asked the Minister of Fuel and Power whether, in view, of the coal shortage pending, he will encourage substitution of oil fuel for coal in appropriate industrial and domestic circumstances by giving an undertaking that adequate supplies of oil fuel will be available when plants are converted for oil burning, in view of the need to restore confidence following the alternations in Government policy in 1947–48, which sponsored conversion of coal plants to oil and then back to coal, thus causing heavy losses to all concerned.
Yes, Sir. Such substitution is in the, national interest, and to encourage it is part of the Government's fuel policy. The use of oil in place of coal has been increasing in recent years and in 1953 provided a coal equivalent saving of about 13 million tons compared with 10 million tons in 1950.The increase is likely to continue over the next few years and the oil companies have told me that they expect to be able to meet such increasing demands; but those considering a new or larger use of oil would, of course, be wise to discuss their plans first with prospective suppliers.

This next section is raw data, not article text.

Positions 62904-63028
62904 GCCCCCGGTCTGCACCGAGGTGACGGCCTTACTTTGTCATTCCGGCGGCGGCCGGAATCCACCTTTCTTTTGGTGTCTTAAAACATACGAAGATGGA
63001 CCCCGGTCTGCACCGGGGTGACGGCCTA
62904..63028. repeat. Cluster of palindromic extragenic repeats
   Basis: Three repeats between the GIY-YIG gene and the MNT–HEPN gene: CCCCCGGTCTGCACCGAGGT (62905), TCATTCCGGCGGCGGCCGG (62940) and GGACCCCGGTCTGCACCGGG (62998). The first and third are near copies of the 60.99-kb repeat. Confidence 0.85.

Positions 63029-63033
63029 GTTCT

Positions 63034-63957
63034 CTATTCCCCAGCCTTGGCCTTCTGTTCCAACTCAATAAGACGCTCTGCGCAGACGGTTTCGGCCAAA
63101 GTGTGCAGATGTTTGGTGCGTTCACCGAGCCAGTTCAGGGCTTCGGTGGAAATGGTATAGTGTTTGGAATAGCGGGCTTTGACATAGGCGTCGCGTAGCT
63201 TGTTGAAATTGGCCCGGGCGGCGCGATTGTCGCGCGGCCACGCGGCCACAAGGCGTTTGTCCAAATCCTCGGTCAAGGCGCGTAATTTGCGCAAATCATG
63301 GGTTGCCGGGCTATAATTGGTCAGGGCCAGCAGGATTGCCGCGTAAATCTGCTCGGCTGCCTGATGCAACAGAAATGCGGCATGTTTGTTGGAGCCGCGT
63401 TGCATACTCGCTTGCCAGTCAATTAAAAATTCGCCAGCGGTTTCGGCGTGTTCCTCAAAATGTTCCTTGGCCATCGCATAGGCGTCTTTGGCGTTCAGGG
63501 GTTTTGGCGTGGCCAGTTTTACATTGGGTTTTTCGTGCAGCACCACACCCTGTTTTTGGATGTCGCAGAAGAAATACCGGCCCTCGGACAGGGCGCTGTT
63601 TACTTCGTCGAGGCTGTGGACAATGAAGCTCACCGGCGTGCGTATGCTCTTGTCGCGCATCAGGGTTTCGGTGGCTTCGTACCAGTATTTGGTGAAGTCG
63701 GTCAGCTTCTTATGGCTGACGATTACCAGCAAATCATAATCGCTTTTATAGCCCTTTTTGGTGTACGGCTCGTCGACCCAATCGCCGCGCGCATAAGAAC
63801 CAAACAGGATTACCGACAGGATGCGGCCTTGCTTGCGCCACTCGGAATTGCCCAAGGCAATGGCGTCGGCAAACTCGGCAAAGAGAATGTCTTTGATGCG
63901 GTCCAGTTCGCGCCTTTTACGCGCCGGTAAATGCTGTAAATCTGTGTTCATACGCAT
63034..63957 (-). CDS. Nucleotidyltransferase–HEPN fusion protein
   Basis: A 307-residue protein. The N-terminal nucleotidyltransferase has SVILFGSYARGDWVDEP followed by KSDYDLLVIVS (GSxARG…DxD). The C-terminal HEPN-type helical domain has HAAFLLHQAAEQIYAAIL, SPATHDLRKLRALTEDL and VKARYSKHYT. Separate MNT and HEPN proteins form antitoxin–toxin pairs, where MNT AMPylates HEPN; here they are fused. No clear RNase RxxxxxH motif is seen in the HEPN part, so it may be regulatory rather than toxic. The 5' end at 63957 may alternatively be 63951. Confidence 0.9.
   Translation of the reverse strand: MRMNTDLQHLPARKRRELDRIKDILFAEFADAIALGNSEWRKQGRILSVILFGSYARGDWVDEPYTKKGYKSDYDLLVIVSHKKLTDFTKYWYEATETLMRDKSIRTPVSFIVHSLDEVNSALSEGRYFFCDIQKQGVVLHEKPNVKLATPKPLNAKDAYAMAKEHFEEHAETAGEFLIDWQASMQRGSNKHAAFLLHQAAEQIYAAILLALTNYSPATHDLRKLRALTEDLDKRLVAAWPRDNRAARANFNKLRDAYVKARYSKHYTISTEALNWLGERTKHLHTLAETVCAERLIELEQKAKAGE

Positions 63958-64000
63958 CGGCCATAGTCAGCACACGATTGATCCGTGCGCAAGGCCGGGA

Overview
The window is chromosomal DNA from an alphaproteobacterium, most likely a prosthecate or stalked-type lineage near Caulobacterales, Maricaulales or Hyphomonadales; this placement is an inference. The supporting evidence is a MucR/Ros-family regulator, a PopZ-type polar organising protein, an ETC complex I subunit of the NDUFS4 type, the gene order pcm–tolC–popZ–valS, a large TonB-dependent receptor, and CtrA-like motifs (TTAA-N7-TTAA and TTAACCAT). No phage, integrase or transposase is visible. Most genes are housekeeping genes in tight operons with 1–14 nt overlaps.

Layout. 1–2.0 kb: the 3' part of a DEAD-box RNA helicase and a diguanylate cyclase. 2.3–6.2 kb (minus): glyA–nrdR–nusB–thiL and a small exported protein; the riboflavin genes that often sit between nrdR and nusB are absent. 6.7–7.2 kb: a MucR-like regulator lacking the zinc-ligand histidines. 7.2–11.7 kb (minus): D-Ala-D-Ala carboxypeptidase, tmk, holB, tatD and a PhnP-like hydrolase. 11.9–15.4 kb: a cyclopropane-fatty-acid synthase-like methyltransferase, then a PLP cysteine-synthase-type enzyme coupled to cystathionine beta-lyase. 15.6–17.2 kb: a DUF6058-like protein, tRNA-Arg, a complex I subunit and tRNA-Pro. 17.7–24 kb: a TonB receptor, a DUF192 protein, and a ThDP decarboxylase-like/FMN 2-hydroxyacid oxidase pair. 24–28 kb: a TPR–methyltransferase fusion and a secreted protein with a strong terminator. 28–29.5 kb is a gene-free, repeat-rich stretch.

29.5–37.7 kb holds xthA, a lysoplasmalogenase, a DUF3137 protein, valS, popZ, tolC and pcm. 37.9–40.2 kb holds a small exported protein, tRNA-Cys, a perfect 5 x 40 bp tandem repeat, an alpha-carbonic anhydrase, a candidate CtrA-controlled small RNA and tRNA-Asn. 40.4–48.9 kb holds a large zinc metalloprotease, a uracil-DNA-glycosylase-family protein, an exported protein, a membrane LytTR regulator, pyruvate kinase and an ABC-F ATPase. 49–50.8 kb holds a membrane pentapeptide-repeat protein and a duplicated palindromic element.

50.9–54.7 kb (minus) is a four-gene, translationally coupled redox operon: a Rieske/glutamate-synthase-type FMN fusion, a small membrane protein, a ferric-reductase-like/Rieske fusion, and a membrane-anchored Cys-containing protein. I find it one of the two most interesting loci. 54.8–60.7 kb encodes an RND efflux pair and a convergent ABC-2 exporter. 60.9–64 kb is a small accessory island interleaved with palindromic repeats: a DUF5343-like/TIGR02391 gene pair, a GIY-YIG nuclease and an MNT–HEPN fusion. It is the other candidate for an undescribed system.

Is my right hon. Friend aware that his statement—in such unequivocal tones—in favour of conversion from coal to oil, will do a great deal to restore the loss of confidence which has been felt in recent years, as a result of the alternations in policy of the right hon. Member for Easington (Mr. Shinwell)?